Just 20 per cent of senior executives believe there are enough school leavers and graduates entering the labour market with the appropriate digital skills and experience, according to a new survey of UK digital leaders by Deloitte.
The findings come from the first edition of a new regular report from Deloitte, the Digital Disruption Index. The index will track investment in digital technologies, skills and strategies, creating a detailed picture of their impact on the largest and most influential business and public sector bodies. The first edition includes responses from 51 organisations with a combined market value of £229bn.
The report shows that UK business are struggling to attract and develop digital talent, with three-quarters of executives saying they face challenges recruiting the right digital skills. Leaders say data scientists and analysts are the most important roles for a successful digital strategy, but these are also the most difficult digital roles to retain and recruit.
Over half of leaders say their organisation is failing to provide the training necessary to support their digital strategy. Forty-five per cent also say that their organisation does not provide them and other leaders with the resources needed, such as training and coaching through a variety of multimedia channels, to develop their own digital skills.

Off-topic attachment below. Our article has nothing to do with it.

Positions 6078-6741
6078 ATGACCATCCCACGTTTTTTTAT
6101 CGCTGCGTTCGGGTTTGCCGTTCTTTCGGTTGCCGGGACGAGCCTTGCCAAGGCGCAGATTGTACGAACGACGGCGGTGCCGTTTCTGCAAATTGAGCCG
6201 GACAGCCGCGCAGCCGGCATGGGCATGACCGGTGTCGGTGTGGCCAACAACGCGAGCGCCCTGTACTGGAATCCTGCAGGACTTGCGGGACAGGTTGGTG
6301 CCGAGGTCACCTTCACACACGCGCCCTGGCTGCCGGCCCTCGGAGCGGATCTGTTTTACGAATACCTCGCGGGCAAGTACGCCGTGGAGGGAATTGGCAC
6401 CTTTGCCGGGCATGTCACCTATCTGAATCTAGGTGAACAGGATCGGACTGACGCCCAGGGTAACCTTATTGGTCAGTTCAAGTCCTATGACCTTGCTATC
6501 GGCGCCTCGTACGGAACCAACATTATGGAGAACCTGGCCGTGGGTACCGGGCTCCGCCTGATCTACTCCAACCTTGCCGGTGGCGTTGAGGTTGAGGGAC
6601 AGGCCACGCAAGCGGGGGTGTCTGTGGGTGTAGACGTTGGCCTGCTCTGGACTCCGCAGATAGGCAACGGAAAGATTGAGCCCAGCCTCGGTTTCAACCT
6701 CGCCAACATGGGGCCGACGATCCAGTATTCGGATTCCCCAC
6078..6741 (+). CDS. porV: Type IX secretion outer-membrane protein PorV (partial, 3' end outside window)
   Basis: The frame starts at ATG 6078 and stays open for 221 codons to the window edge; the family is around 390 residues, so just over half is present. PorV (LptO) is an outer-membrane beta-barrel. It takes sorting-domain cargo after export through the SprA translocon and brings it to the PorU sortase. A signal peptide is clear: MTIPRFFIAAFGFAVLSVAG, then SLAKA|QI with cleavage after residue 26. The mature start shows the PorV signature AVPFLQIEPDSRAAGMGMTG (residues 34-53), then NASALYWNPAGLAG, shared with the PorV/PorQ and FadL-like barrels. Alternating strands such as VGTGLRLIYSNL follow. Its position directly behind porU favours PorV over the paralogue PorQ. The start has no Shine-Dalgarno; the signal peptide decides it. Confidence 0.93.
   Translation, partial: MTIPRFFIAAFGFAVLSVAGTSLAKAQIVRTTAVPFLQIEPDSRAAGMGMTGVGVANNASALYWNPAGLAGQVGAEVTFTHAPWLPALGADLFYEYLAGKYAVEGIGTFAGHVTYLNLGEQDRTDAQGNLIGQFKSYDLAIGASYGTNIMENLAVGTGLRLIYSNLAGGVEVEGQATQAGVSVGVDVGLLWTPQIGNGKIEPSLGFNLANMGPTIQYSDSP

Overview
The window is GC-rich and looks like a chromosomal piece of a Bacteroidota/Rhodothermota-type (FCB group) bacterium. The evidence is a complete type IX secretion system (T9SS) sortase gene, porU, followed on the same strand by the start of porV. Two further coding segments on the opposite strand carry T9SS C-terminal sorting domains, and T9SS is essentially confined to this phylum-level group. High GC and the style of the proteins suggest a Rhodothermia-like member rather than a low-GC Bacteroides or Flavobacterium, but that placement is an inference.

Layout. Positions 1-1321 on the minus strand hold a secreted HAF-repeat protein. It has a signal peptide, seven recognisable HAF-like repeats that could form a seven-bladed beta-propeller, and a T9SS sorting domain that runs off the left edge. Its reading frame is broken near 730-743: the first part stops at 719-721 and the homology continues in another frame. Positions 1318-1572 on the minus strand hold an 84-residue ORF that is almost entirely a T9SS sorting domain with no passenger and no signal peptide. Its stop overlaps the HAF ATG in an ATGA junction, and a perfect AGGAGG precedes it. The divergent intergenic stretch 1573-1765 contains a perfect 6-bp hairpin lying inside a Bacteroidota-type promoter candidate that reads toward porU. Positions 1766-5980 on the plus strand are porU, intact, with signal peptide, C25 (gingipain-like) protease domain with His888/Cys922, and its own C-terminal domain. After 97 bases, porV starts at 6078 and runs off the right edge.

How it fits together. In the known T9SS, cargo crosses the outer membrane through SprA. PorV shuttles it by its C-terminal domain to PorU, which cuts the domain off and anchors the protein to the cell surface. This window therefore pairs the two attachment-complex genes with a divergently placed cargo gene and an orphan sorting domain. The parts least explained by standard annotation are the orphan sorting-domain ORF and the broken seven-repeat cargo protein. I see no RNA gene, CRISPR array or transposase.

Paul Thompson, UK digital transformation leader at Deloitte, explains: “The UK has the opportunity to be a market-leader in harnessing and exploiting the opportunities digital brings, including increased productivity and driving growth. But it’s clear that digital skills, at all levels, are in short supply and high demand. In our view, digital represents both a business and public policy issue which needs educators, policymakers and business to work more closely together, in order to meet the current and future demands of the UK’s economy.”
Rise of artificial intelligence
The survey respondents also believe that artificial intelligence (AI) will have a profound impact on the future of work. Of all of the digital technologies surveyed – including robotics, cyber, analytics and blockchain – executives believe AI will have the biggest impact on their organisations.
Investment in AI at this stage remains modest though, with only 22 per cent having already invested in it. Of those that have invested, only a third expect to spend more than £1 million in 2017. This suggests that organisations are currently testing with pilots, rather than large scale deployments. However this is set to change dramatically, and by 2020, 85 per cent of executives say they plan to invest in AI.
Seventy-seven per cent of leaders expect AI to disrupt their industries. Just under half expect their workforce to get smaller as they adopt AI, but only eight per cent believe AI will directly replace human activity. Over a third believe AI will be used to augment expertise, with a focus on improving human decision-making.
Thompson adds: “AI will have a profound impact on the future of work. Our view is that human and machine intelligence complement each other, and that AI should not simply be seen as a substitute. Humans working with AI will achieve better outcomes than AI alone, and businesses need to get this careful balance right.”